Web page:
Home > Reviews > LORD OF THE CARPATHIANS – Bartlomiej Gliniak

LORD OF THE CARPATHIANS – Bartlomiej Gliniak

January 21, 2013 Leave a comment Go to comments

lordofthecarpathiansOriginal Review by Jonathan Broxton

Lord of the Carpathians – Niedźwiedź: Władca Gór in its original Polish – is a feature documentary directed by Krystian Matysek about brown bears living in the Carpathian Mountains of eastern Europe. A well-regarded and well-made film, it won awards at the International Festival of Films on the Environment in Banska Bystrica, and at the International Festival of Nature Films in Lodz in 2012, before recieving a short theatrical release at the beginning of 2013.

Nature documentaries often elicit great scores, mainly due to the fact that the music has to convey a lot of the emotion and action in the narrative, and Lord of the Carpathians is no different. The score is by Bartlomiej Gliniak, and it’s outstanding: dark and menacing at times, energetic at others, generally fully orchestral, and with a thematic sweep that is quite beguiling. The main title, “Niedźwiedź: Władca Gór – Czołówka”, is surprisingly dark, with rumbling drums and moody electronics beneath a swirling, bass-heavy string theme. The weight and might of the bears – the top of their food chain – is illustrated perfectly by the piece, which captures the magnificence of these powerful creatures, but as the score progresses it moves into much more lyrical, emotional territory, depicting their relationships with their ursine families and their lives in the sometimes harsh climate they inhabit.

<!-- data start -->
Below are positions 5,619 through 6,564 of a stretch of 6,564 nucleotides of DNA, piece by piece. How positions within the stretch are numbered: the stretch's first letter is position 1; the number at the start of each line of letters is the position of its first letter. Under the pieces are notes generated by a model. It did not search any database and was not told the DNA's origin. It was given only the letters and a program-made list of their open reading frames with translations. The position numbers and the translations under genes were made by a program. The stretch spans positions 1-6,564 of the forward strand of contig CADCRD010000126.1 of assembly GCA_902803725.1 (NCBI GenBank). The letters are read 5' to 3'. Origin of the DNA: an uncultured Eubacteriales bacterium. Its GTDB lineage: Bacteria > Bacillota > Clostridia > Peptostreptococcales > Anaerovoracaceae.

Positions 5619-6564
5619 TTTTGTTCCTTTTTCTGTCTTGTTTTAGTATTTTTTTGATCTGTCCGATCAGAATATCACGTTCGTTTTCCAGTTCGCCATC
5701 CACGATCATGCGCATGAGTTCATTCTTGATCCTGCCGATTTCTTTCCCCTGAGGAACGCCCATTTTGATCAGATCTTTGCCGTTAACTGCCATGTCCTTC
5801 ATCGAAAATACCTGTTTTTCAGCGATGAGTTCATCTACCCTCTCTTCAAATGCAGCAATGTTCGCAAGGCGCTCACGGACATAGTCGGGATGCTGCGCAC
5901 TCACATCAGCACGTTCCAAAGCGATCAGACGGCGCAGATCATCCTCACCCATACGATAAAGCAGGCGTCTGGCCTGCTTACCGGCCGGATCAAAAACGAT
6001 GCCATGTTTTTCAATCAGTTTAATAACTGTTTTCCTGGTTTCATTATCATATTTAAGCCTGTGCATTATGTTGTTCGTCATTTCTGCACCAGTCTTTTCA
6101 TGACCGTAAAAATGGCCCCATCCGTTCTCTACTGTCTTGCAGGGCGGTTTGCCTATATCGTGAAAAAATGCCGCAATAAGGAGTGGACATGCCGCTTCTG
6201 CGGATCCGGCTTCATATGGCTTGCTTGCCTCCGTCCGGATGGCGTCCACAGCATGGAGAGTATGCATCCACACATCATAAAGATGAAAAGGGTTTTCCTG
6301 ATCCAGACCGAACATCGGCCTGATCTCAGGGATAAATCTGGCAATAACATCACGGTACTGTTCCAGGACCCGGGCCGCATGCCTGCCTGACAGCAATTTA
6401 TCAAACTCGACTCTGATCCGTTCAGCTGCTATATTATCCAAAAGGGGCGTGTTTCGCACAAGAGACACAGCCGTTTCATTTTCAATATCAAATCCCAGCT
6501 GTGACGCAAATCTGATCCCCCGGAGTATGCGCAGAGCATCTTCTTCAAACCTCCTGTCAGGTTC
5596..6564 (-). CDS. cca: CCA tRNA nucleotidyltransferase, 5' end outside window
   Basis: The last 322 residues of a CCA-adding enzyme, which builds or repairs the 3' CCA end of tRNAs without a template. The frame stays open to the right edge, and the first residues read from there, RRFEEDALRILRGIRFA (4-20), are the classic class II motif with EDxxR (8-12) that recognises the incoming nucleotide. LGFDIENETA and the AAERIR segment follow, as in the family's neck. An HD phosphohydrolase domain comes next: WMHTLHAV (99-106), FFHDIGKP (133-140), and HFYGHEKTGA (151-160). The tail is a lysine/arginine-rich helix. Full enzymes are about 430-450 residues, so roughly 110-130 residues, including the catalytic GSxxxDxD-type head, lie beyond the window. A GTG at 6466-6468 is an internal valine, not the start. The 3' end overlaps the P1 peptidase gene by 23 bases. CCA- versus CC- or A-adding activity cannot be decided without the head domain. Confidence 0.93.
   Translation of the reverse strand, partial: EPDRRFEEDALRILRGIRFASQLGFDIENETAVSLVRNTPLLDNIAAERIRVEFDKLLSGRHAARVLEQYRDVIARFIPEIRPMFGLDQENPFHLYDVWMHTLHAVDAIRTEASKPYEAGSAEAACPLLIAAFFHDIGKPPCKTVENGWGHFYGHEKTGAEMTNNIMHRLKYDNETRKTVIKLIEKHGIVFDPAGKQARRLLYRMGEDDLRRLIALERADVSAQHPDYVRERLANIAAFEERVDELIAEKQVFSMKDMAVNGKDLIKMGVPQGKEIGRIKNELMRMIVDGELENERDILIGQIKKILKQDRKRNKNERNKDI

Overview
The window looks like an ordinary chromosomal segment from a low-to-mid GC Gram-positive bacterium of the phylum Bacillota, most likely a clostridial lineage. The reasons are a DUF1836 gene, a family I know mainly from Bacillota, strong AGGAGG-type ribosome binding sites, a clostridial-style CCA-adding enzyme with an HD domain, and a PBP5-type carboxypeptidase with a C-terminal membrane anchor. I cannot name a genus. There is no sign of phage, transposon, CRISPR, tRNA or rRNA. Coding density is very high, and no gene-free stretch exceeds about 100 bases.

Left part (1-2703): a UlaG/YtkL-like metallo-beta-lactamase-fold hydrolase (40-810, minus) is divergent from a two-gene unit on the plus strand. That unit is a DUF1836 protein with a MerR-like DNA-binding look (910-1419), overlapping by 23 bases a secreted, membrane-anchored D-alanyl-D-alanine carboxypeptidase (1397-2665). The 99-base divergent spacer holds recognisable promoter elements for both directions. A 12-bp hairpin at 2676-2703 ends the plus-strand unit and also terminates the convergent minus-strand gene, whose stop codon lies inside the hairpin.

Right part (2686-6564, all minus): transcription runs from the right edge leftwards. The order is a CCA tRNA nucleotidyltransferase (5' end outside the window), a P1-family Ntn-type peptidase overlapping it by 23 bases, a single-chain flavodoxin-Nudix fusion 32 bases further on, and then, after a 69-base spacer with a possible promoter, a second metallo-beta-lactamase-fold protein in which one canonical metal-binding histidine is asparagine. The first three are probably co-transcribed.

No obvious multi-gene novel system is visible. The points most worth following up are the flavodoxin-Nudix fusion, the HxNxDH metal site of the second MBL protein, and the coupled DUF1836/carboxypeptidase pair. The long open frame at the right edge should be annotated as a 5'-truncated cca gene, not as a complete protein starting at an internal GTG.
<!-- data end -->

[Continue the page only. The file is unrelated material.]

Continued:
“Zima” has a twinkly, magical sound with a gorgeous central cello melody, capturing the beauty and timelessness of the mountains in winter. ‘Strumyk” has an ethereal, cleverly-structured echoing vocal effect surrounded by chimes, breathy pan-pipes, and lightly dancing orchestral textures that mimic the endless movement of a river. “Wycieczka w Góry” is unexpectedly tense and dramatic, with slithering woodwinds and low-registered string and brass clusters capturing the danger inherent in the furry protagonist’s trek across the peaks. This continues into the equally captivating “U Górali”, which features some fearsome string runs that insinuate jeopardy and aggression, as well as “Drugi Niedźwiedź”, which has some dramatic rhapsodic piano chords and brass whole notes towards its conclusion.

One thing I especially love about Gliniak’s work here is the innovativeness he shows in his orchestration choices and instrumental combinations. Every cue has some unusual or unexpected texture which makes the musical makeup of the score fascinating. Whether it’s the prepared piano and woodblocks in “Wycieczka w Góry”, the pizzicato sequence in “Smolarze”, the Rachel Portman-esque woodwinds and folk-inflected cellos of “Rumunia”, the accordions of “Ukraina”, the snake-like string textures in “Wilki”, or the soothing voices of “Polowanie”, every facet of the score shows a composer completely at ease with his own technique. Sometimes the idea lasts for just a few seconds, sometimes across multiple cues, but it makes the score endlessly absorbing.

Buy the Lord of the Carpathians soundtrack from the Movie Music UK Store

Track Listing:

  • Niedźwiedź: Władca Gór – Czołówka (2:31)
  • Zima/Winter (4:54)
  • Strumyk/Brook (2:02)
  • Władca Karpat/Lord of the Carpathians (2:28)
  • Wycieczka w Góry/Hike in the Mountains (5:27)
  • U Górali/In the Highlands (2:27)
  • Pierwsza Samotna Wyprawa/First Lonely Expedition (3:39)
  • Drugi Niedźwiedź/The Second Bear (5:34)
  • Smolarze (2:19)
  • Rumunia/Romania (4:36)
  • Ukraina/Ukraine (2:57)
  • Niedźwiedzia Przygoda/Bear Adventure (2:23)
  • Wilki/Wolves (3:49)
  • Polowanie/Hunting (3:30)
  • Niedźwiedzia Rodzina/Bear Family (4:24)

Running Time: 53 minutes 00 seconds

Metro Films Music (2013)

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